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A theatre lover wrestles with her fear of lengthy shows
I've often joked that my favorite words are, "90 minutes, no intermission" (or "NMNI" for short). As much as I love theatre, there's something comforting about knowing a show will be brief. Maybe I'm just afraid of commitment, but there's less risk involved. Plus intermissions usually feel like a waste of time. Long bathroom lines and overpriced concessions? I'd rather get on with the performance. However, recently I've seen a lot of shows well over 90 minutes (some twice that!) and I've found myself embracing the long run time, intermissions and all.
It's not as if I've actively avoided time-consuming shows in the past. I'm always happy to sit through an uncut Shakespeare play (although I've seen enough King Lears to last a lifetime). And I do enjoy a good theatre marathon. My introduction to the sport of extreme theatregoing was in 2009, when I saw all three parts of Alan Ayckbourn's The Norman Conquests in one day. Even at almost seven hours, it was so entertaining that after each installment, I couldn't wait to get back to the theatre for the next one, and I was sad when the epic finally ended. Still, I admit I usually panic a little when I hear that a show is going to be three hours (or more!) with an intermission. What if it's painful? Or worse, what if, despite three cups of pre-show coffee, I fall asleep? (It's happened.) And will I make it home in time for The Late Late Show with James Corden?
When I booked my tickets for the Roundabout Theatre Company's current revival of Eugene O'Neill's Long Day's Journey Into Night, I was informed that it runs almost four hours with just one intermission. You can imagine how daunting those words were to me. As I settled into my seat, my mind reeled. What if I have to go to the bathroom before the break? What if I get hungry? What if I just don't like it? But soon after it started, I stopped worrying about when it was going to end. Instead, I let the words wash over me and they became soothing. Outside the theatre, I spend so much of my life in a hurry, but nothing about Long Day's feels rushed. In between the histrionics and revelations, the Tyrones have mundane conversations about their meals or whose turn it is in a card game. That's a realistic part of spending a day with a family. I realized how much I appreciated the leisurely naturalistic pace.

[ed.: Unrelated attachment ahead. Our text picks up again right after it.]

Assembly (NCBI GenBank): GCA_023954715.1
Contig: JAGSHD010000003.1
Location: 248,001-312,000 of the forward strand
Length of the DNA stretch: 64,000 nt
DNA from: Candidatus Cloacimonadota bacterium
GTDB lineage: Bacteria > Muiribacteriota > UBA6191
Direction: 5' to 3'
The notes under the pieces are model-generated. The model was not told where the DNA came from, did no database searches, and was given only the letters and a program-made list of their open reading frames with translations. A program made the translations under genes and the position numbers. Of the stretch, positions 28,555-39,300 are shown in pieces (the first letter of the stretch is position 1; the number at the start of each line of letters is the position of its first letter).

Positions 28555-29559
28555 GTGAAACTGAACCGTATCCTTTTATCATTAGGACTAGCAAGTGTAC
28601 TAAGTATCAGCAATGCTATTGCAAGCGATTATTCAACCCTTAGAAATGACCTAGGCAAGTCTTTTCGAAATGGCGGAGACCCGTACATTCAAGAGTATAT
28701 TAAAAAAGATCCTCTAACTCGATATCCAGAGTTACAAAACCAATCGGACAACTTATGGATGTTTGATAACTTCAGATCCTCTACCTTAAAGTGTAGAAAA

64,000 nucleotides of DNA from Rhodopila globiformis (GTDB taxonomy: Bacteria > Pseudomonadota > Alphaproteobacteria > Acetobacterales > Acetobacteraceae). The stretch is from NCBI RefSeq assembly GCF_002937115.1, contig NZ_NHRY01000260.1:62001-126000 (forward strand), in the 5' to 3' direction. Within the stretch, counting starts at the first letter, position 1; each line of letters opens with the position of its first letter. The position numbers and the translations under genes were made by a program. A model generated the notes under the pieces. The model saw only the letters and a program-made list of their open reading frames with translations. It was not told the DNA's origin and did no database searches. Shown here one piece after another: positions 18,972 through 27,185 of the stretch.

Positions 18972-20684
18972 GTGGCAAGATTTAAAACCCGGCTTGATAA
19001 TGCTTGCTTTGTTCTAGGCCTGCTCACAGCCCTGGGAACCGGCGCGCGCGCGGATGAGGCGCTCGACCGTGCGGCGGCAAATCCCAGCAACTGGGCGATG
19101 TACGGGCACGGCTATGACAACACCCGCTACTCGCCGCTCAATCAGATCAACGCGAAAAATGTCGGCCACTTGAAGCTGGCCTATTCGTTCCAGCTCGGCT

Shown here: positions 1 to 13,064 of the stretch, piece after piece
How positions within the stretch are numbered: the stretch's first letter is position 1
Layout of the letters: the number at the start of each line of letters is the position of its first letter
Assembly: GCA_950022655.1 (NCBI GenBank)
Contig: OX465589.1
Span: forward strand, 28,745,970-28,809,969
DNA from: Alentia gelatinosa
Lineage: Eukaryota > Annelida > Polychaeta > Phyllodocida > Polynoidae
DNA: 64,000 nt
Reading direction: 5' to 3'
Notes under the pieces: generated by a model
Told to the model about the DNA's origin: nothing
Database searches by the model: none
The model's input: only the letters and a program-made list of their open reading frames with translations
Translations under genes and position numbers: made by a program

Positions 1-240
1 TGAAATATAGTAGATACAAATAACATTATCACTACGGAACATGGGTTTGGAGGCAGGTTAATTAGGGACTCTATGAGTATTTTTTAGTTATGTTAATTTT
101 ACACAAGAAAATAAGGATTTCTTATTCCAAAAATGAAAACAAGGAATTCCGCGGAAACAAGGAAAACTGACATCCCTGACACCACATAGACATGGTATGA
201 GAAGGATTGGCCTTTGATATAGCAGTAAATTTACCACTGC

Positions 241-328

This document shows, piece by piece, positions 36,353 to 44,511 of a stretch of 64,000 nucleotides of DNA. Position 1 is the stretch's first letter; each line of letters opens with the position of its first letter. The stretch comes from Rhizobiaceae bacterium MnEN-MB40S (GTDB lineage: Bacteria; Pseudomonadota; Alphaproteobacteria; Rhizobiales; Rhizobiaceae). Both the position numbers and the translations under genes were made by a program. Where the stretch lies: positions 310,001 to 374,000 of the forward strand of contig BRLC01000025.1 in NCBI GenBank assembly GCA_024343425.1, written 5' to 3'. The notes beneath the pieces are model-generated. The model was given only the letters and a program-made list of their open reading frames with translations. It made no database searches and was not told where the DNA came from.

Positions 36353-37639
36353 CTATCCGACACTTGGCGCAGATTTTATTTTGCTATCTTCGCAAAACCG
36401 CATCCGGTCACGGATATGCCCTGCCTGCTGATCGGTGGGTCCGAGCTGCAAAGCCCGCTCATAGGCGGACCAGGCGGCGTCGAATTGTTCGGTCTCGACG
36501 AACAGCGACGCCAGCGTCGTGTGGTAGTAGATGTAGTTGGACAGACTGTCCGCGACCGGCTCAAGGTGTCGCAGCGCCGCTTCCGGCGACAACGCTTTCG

I saw Long Day's in the middle of a five-show week in which every production was longer than two and a half hours. But none of them felt tedious because I was so enthralled. Take Arthur Miller's The Crucible (two hours, 45 minutes), which I saw the next day. When I read it in high school, I was bored, but Ivo van Hove's chilling production, with its special effects, horror movie music, and primitive imagery, had me on the edge of my seat.
With other shows, I love the characters so much I just want to linger in their presence. That was the case with Waitress (two hours, 35 minutes). I loved how Jessie Mueller's character, Jenna, and her friends Dawn (Kimiko Glenn) and Becky (Keala Settle) supported each other. Throw in Christopher Fitzgerald as Dawn's wacky and persistent suitor, Ogie, and I never wanted to leave. Plus I could listen to Mueller sing Sara Bareilles songs all day!
I could cite many more examples of two-and-a-half-hour-plus shows that I have enjoyed of late (She Loves Me and American Psycho come to mind). But the bottom line is, this season has done wonders in terms of helping me overcome my irrational fear of long run times. I know that a show should be as long as it needs to be to effectively tell its story. If it takes 70 minutes, great. If it takes five hours, well, as long as I'm engaged (and properly fed and rested), I'm all in. Besides, I've sat through many a 90-minute show that seemed like five hours. The minutes don't matter, just the number of times I'm compelled to check my watch – ideally zero.
Photo: Long Day's Journey Into Night by Joan Marcus